Magnificent bird’s-eye view of the Battle of Gettysburg by John Bachelder

Jno. B. Bachelder Del. / Endicott & Co. Lith., GETTYSBURG BATTLE-FIELD. Boston and New York: John Bachelder, 1863.
Lithograph with recent hand color to style, 20 ¾”h x 36 ¼”w plus title and margins.

A spectacular and remarkably informative bird’s-eye view of the Battle of Gettysburg by John Bachelder, the pre-eminent 19th-century documentarian of the event often viewed as the “high-water mark of the Confederacy”.

The view was published in late 1863, within months of the events depicted, and marked the beginning of John Bachelder’s three-decade career documenting and depicting the battle in prose, maps and prints. He depicts the battlefield in tremendous detail as seen from an imaginary point above and to the west, using shading to indicate the rolling hills of the Pennsylvania countryside and showing roads, lanes, wooded areas, the boundaries of fields, &c. By assigning different colors to Union and Confederate forces for each day of the battle, he was able to condense three days of action into a single image while enabling the viewer to follow the overall sequence of events, if not the details of the many individual encounters (Note: The example offered here was issued uncolored, and recently was colored to replicate Bachelder’s color scheme.) The margins bear legends, a plan of the Gettysburg National Cemetery and endorsements of Union Commander George Meade and other officials attesting to the accuracy of Bachelder’s work.

John Bachelder (1825-1894) was an American painter, photographer and historian. In the years before the Civil War he drew and published nearly three dozen views of New England and Pennsylvania towns, such as this lovely view of Amherst, Mass. Within days of the battle he traveled to Gettysburg, where he spent months traversing the field, making sketches, and interviewing participants and witnesses.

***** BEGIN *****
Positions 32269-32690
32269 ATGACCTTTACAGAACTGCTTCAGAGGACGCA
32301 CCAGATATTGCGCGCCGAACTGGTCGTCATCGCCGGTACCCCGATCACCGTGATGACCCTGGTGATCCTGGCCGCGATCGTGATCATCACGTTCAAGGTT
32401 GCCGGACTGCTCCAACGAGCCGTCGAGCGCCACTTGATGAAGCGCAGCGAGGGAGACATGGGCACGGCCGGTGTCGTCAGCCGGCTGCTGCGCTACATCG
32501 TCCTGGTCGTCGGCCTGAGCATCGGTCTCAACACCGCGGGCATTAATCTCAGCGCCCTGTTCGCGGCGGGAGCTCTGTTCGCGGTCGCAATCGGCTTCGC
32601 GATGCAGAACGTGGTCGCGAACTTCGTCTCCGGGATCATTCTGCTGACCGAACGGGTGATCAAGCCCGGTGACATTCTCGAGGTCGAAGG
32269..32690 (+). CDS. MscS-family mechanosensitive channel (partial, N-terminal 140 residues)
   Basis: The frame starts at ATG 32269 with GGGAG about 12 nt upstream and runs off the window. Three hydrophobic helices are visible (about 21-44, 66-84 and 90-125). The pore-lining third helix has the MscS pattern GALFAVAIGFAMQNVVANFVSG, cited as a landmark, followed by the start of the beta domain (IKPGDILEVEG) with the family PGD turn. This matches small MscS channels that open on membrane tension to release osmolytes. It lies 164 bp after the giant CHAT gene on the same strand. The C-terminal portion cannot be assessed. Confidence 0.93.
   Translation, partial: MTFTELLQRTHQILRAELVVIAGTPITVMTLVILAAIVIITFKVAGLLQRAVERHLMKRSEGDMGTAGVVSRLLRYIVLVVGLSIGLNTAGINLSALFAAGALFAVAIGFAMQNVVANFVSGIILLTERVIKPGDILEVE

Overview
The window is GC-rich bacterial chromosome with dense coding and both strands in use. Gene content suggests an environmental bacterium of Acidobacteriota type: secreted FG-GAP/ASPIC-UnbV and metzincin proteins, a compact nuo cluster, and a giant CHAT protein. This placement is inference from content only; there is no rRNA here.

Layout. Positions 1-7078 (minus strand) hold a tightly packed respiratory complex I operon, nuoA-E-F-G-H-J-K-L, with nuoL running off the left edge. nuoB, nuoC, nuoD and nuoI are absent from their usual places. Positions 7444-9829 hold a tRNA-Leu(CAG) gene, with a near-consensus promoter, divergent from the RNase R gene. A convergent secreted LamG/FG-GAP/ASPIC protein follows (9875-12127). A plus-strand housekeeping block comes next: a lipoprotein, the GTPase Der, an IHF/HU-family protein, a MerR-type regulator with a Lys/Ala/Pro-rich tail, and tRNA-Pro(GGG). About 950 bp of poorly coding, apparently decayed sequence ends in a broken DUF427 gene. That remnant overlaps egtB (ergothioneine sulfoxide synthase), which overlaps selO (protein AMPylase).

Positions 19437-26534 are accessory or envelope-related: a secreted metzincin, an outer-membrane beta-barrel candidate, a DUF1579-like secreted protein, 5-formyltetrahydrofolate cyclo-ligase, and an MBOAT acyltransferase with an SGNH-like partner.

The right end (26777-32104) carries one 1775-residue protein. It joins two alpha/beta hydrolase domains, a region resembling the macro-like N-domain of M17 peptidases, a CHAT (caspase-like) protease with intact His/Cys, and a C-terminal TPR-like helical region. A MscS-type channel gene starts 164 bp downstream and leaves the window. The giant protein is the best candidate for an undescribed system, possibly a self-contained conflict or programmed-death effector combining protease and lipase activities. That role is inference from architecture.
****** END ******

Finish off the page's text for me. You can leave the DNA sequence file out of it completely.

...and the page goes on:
The view offered here was his very first published image of the battle, but, intellectually engaged by the challenge of reconstructing the complex event and deeply committed to honoring the sacrifices of those who fought there, he spent the next 30 years researching the battle down to its most minute details. This entailed corresponding with hundreds of Union and Confederate officers and ultimately enabled him to produce a 2500-page manuscript account, as well as a number of remarkable maps and prints. He won wide acclaim for the thoroughness and fair-mindedness of his work, including the endorsements of dozens of Union as well as Confederate officers, and was later named Superintendent of Tablets and Legends for the Gettysburg Battlefield Memorial Association.

Grim & Block, Torn in Two, pp. 134-5 (ill.). Rumsey #3655 (variant ed.) Stephenson, Civil War Maps, #323.


Minor marginal soiling and staining. Mended tears, one 2 ¾” into image at upper left, the other 2 ½” into legend. Lower margin trimmed just into “doodle” below Meade signature. Lined on verso. Withal, an attractive impression with unusually vibrant original color.